Then another year goes by and you have a two year old who is silly and funny, and fast and lovable. And you can't believe that you're staring at a two year old when it feels like it was just yesterday that you were rushing to the hospital anticipating his arrival. But you learn very quickly that two year olds are tricky and exhausting and emotional and full of meltdowns and crying. So toddler meltdowns become your norm, counting to 10 to keep your patience in check becomes routine and reminding yourself that everything is a phase becomes your daily self-talk. Because two year olds are not always easy. So on days when life is hard, work is stressful, the house is a mess and your two year old decides to scream and cry over every little thing imaginable...sometimes all you can do is wave your white mama flag that tells the world you've given up for a moment, and you sit on your bed and shed a few tears. Because motherhood is not always easy.

Carter, almost 2yrs old...meltdown #1000

Mya at 2yrs old...meltdown #1000

And then when they hit the ripe old age of three, and the diapers are gone, preschool (then kindergarten, in our case) has started, the meltdowns in the grocery store line have ended and they start turning into true little people, you learn very quickly that life is now changing once again. You all of a sudden have a child, not a baby anymore.

You have a child who is fun and witty and still learning who she is. You have a child who will test boundaries, test your patience and who is learning the importance of her tone of voice--because three year olds still have a lot to learn. And so when you go to pick up that three year old from school one day and the teacher pulls you aside, you have a moment of panic because you just don't know what is coming. And then they stand there, smiling, telling you that your daughter is so loving and caring and has a "soul that is so kind"...and you breathe, and then take a minute in your car on the ride home and try to hold back those tears once again. Not simply because you're so proud of her, but because you know that the journey has not been easy, and you're so grateful that you're now finally in this place. So for all of those days when motherhood felt so overwhelming, when siblings were fighting (yes indeed they do), when you could hear your voice getting louder, trying to be heard above the noise (yes, guilty)...well, they're all of a sudden washed away a bit...because her soul is kind. And that's all that we could ever wish for. And not that it's always this way every day--we're still reminded daily that she is still three and still has a lot of learning to do. But the tears that day came from knowing that the work, tireless patience, daily reminders to keep toddler behaviours in check, moments when we felt like we were actually losing our minds and constant, never-ending love and sacrifices that we poured out over the past four years were all worth it in that one little moment.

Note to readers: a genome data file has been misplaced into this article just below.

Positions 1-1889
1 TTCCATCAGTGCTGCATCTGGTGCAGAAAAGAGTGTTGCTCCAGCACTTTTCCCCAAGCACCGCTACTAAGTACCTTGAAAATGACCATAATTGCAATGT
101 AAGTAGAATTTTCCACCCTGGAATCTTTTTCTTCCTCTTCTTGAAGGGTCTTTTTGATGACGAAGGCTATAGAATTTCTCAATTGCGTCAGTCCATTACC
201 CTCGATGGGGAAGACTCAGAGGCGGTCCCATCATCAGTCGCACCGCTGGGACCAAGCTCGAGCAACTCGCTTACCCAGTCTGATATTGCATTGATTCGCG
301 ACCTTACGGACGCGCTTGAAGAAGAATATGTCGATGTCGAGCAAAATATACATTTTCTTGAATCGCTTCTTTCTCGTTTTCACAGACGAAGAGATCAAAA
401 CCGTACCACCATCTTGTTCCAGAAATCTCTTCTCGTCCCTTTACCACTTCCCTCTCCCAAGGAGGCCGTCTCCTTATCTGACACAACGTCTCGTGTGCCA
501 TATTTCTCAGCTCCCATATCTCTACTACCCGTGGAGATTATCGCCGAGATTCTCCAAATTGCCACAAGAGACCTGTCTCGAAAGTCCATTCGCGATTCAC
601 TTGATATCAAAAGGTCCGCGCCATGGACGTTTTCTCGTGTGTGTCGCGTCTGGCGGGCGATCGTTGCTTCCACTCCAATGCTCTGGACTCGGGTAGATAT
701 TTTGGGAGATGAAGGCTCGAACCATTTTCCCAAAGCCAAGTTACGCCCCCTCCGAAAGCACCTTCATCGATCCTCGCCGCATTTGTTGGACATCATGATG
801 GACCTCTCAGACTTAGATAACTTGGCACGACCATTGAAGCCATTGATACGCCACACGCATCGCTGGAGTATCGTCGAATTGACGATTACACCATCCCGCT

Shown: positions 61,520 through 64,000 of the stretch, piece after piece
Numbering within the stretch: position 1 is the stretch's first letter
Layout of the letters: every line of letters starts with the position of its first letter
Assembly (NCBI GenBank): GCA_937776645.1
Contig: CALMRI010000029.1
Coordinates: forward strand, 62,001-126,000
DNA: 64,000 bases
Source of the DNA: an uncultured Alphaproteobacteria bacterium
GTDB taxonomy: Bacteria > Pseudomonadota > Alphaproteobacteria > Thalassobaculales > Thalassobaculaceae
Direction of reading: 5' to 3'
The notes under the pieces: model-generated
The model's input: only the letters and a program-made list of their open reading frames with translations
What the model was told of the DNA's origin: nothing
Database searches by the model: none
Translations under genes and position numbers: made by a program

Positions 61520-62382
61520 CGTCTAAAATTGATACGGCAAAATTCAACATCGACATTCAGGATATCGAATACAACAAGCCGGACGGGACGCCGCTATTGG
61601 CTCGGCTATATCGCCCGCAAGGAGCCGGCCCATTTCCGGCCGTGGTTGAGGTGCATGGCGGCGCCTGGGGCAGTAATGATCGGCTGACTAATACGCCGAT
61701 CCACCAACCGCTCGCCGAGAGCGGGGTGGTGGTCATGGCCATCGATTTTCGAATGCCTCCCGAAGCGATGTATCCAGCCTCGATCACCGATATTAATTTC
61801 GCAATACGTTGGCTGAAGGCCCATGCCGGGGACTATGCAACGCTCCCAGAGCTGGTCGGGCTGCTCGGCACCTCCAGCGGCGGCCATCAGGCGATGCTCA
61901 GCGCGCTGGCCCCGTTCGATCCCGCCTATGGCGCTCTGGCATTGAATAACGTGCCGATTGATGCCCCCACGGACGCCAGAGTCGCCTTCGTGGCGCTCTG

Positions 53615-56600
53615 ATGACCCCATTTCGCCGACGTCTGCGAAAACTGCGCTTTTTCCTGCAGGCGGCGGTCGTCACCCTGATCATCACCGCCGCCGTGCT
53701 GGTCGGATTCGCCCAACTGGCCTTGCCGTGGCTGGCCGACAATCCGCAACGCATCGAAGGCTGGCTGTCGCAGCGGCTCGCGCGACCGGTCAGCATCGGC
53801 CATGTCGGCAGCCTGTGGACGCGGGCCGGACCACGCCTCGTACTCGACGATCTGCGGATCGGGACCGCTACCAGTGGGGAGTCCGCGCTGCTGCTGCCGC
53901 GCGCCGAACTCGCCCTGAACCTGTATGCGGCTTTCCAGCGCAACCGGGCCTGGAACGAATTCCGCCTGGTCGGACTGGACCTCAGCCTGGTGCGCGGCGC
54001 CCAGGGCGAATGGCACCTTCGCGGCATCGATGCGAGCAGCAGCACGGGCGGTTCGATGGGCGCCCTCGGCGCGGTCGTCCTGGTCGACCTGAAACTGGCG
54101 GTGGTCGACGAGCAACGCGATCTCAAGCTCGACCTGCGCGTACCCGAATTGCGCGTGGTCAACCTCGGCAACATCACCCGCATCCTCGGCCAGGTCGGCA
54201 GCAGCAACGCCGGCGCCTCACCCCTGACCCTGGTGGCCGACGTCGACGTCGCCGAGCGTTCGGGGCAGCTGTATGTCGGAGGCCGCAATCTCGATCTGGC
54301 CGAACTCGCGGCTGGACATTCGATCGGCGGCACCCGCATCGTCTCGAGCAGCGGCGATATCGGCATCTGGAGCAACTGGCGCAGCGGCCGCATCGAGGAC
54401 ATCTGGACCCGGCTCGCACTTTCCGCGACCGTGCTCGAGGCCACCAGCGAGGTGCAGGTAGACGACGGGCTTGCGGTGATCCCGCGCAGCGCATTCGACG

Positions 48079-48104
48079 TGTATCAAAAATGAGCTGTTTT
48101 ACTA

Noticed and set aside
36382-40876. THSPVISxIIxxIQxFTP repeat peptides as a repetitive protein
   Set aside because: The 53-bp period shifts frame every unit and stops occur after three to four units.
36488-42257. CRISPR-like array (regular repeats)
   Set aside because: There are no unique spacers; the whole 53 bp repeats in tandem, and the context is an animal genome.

So when someone tells you to soak up and enjoy every last minute of parenthood, kindly smile and nod and then remind yourself that parenthood is a journey that is hard and tiring and wonderful and amazing. And man, will it ever make you cry.

Erica xo



Thursday, 4 September 2014

1st day of kindergarten

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So...we did it.

The first day of kindergarten is under our belt.

And although I pretended throughout the entire morning that I was super excited for her...doing the happy dance in her bedroom as we clapped and cheered that this exciting day was finally here...I had a moment in my car as I left her where it hit me hard and I wiped away a few tears.

Because as much as I know that kindergarten will be so good for her and there is no doubt that she will grow, learn, mature and make a ton of new friends (not to mention experience new things that she wouldn't have otherwise)...letting go of your babies into the 'real' world is still hard.

But the good news is that she loved it. Absolutely loved it. She walked through those school doors this morning, smiling, excited and didn't even look back.